BBC's Peter Horrocks: 'It's not that easy to get advertising in Somalia' (Guardian)
"World Service boss on financial pressure, selling ads, transmitting news via brainwaves, and Newsnight's 'brio'"

BBC Radio 2 Eurovision Pop-up station (Matt Deegan Writes)
"I think this is a great idea and something the BBC should do more of ... it makes use of existing technology ... It’s also a technology that nearly half of UK households have, so lots of people can access it."

BBC iPlayer hits record 10.7m daily requests (Mobile Entertainment)

The Village series 2 begins shooting, adds new cast members (Digital Spy)

BBC Radio 1Xtra Live heads to Birmingham (Birmingham Post)
"It’s our aspiration at BBC Birmingham to host more of these big events over the coming years.”

BBC axes The Review Show after 20 years (The Stage)

Roger Wright to leave BBC after 15 years as Radio 3 controller (Guardian)
"Director of the BBC Proms exits corporation to become chief executive of Aldeburgh music festival"

American superstar Pharrell and The 1975 join the line-up for BBC Radio 1’s Big Weekend 2014 in Glasgow (Scottish Daily Record) 

BBC boss Tony Hall could be in line for cameo in W1A mockumentary (Guardian)
"Second series role rumoured for director general after BBC2 premiere of first episode pulled in 1.6 million viewers"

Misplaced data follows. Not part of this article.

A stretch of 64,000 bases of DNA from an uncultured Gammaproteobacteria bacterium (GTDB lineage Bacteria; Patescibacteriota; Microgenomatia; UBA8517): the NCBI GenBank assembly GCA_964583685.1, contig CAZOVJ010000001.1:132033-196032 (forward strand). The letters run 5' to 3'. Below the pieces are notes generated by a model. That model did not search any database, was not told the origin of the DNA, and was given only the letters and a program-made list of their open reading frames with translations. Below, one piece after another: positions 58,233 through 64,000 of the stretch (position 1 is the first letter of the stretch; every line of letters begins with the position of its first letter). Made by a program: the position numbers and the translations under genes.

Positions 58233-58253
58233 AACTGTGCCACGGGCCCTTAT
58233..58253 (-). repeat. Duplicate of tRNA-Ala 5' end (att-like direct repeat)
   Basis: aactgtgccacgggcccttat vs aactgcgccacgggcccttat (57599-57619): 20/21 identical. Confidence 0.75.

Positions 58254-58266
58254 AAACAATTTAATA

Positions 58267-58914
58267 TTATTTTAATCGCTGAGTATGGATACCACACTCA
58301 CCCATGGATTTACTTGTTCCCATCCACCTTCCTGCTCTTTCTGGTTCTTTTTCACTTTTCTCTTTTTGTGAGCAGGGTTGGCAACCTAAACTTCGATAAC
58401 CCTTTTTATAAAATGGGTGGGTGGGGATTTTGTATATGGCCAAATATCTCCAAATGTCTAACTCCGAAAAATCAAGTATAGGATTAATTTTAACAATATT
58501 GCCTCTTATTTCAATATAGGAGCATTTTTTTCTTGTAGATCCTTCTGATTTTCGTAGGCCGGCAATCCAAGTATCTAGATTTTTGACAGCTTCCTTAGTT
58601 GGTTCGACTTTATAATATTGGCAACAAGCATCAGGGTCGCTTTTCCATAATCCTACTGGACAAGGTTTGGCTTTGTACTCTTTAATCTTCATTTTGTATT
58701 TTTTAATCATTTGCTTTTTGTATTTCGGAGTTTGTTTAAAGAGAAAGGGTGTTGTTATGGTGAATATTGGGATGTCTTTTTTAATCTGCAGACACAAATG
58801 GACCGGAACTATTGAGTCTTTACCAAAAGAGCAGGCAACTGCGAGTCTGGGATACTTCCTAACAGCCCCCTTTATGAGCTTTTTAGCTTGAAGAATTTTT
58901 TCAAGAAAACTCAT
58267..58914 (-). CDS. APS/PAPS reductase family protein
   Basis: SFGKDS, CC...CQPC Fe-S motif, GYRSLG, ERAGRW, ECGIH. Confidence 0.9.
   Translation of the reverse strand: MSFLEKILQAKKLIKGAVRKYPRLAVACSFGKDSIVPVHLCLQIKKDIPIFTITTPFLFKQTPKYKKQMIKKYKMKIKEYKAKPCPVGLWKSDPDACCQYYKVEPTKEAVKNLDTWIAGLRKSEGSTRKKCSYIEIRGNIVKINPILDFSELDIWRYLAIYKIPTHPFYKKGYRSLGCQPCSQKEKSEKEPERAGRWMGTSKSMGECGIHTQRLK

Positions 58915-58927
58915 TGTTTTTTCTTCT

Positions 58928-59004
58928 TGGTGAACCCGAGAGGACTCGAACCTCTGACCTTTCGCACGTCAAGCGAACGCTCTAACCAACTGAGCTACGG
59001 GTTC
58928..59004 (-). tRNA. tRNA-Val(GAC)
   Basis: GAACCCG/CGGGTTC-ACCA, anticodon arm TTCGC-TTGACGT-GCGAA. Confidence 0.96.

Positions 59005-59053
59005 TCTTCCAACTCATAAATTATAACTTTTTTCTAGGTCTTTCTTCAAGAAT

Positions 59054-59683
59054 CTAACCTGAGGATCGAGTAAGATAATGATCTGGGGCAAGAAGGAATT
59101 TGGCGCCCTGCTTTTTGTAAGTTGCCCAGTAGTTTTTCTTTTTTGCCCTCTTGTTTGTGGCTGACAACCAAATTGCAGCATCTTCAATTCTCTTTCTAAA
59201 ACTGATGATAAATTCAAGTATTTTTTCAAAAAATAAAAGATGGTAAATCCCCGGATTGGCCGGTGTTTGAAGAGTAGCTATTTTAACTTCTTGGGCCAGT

BBC Three announces new shows and recommissions (British Comedy Guide)
"a timely reminder that we're still very much open for comedy business"

Does Mary Berry Cooks mark a breakthrough for older women on TV?Does Mary Berry Cooks mark a breakthrough for older women on TV? (Guardian)"What results is an unapologetically old-fashioned TV show with a presenter who makes no attempt to disguise when she was born"

Last updated Thursday 17 April 2014

Blogs from across the BBC

Selected by the About the BBC Blog team.

Jamaica Inn: Seeing sense in Aunt Patience's madness [TV]
How to be a good support act: Part 1 - Getting a gig and preparing for the show [BBC Introducing]
The BBC Online @20 [Internet]
Another Great Escape for BBC Introducing [BBC Introducing]
The 2014 BBC Performing Arts Fellowship Scheme [Performing Arts Fund]

Connected Red Button: a first look at the new service on Smart TVs [Internet]